The Magic of “Free Hitting” in Practice
If you are the typical tennis player, you are always looking for something magical that will improve your tennis. In this short piece, I will address several approaches to finding your own magic as an individual. The first thing to note is that the magic differs from player to player. As always on this site, all roads to progress lead through the 4-D System. As a reminder, here are the 4 things to touch base with between each and every point (the order is important!):
1) Notice What Happened;
2) Make a Plan for the Upcoming Point;
3) Remind Yourself to Relax; and
4) Remind Yourself to Look the Ball into the Strings
There are a growing number of USTA players who sign up for several teams or supplement their USTA play with other non-sanctioned league matches. For this group of players, there is almost no practice time between matches. Imagine that you were a concert violinist who had a tough outing at your last event … and then the orchestra director informed you that you had to play the same piece again in two days, BUT YOU WEREN’T ALLOWED TO PRACTICE! I think nearly all of you would call a setup like this borderline insanity. And yet … this is what many competitive players do!
Effective practice consists of two basic components. First, playing practice sets where a player is practicing their mental game + one other new wrinkle that they’d like to add to their games. These “fun” games are an integral part of improving and are many times the missing link between playing well in drills … but not so well in matches.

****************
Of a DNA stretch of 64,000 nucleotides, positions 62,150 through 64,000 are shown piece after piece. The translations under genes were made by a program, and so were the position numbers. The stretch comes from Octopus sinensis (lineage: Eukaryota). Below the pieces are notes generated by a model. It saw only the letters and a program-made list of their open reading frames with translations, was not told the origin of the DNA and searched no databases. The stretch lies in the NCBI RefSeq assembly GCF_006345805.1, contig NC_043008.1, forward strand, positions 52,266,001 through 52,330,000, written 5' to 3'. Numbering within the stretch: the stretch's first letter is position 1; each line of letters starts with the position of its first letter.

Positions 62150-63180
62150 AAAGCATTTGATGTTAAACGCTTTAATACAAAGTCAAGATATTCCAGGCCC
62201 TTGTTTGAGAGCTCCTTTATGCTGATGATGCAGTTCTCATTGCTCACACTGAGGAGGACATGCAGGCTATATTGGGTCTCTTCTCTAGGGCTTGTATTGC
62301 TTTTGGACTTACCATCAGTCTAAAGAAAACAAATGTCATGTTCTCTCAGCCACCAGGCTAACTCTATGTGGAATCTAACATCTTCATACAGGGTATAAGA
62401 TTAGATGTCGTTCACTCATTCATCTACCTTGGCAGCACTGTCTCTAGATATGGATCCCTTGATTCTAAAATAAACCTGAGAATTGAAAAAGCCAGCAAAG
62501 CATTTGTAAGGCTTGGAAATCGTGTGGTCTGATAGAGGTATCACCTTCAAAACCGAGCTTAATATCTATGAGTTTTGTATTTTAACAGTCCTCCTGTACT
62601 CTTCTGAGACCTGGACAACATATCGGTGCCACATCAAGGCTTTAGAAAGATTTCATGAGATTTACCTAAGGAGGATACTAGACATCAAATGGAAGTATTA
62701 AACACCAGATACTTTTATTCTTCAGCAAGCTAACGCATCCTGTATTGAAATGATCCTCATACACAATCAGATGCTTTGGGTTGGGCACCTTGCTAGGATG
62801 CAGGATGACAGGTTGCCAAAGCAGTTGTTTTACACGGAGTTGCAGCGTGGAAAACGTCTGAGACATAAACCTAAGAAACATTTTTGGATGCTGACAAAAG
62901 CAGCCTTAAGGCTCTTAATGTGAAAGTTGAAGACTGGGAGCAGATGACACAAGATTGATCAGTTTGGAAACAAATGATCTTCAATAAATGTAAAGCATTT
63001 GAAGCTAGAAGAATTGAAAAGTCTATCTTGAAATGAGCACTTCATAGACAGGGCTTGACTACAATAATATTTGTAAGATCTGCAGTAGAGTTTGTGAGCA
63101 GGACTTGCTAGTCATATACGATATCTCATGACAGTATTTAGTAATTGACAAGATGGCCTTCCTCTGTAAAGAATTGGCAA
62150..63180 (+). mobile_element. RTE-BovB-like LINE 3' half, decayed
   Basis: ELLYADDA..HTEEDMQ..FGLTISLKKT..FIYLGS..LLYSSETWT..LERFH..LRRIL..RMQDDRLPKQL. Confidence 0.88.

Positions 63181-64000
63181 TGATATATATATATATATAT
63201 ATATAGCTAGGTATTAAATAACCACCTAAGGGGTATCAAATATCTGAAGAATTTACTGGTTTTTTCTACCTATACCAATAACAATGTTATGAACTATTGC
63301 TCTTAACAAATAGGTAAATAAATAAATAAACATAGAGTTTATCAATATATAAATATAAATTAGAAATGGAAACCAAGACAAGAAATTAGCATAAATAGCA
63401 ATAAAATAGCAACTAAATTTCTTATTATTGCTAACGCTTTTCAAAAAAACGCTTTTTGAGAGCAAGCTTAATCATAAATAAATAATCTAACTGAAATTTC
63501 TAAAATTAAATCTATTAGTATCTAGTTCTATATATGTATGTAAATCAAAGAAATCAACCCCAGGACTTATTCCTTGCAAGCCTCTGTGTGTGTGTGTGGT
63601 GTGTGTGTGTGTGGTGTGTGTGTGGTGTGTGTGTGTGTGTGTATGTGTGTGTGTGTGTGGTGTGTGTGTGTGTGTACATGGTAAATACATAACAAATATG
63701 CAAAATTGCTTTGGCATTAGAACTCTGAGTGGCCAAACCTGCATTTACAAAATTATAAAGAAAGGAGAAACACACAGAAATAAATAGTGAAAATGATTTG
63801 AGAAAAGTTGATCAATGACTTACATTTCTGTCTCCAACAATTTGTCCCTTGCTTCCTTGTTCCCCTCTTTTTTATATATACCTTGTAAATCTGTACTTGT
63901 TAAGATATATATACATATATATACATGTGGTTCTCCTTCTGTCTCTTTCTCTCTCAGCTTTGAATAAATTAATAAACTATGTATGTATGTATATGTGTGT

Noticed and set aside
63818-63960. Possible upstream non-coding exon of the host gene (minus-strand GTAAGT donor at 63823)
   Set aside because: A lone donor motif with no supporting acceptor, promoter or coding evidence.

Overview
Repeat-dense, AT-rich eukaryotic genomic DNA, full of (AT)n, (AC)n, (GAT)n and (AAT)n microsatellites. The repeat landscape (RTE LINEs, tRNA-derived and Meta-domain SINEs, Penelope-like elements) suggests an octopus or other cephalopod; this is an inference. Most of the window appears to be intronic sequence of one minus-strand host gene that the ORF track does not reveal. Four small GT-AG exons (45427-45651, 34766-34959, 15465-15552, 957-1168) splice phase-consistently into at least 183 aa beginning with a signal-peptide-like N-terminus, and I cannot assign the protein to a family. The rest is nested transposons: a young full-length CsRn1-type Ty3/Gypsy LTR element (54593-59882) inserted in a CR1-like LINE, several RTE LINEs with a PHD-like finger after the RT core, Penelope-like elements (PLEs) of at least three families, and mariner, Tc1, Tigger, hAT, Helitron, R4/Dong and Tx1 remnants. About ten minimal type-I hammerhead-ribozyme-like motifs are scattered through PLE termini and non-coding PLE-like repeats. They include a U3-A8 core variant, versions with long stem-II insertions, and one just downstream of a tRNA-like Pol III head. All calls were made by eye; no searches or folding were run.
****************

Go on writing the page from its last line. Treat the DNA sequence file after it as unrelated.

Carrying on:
However, there is a second type of practice which is all too infrequently used by USTA league players. In this practice, points are not played. The hitting is cooperative, but mostly focused on getting the right feel to all of your strokes. It focuses only on steps 3) and 4) of the 4-D System. These 2 steps determine your ability to execute your plan. Any shots which don’t feel correct are corrected within the Relax and Watch framework of 4-D. Gradually, a player begins to get to know the “feel” of her shots better and better. Establishing this knowledge is what allows a player to then execute when the pressure is on in a match. After a good number of shots, say 4-5 each, a player may then elect to go for a winning target, all the while maintaining complete awareness of her tension level and ball watching. I call this component of training “free hitting” and no pro would be on the tour without it. I saw Stan Wawrinka practicing this way in Monte Carlo in 2016. It was a key to his success that season.
There is an exception to the practice guidelines that I provided above. There is a small group of players who simply cannot maintain focus unless the match “counts.” If you are in this group … then, by all means, play match after match. Unfortunately, though, you will never experience the joy of “free hitting” and the improvement that comes with it. “Free hitting” is magical!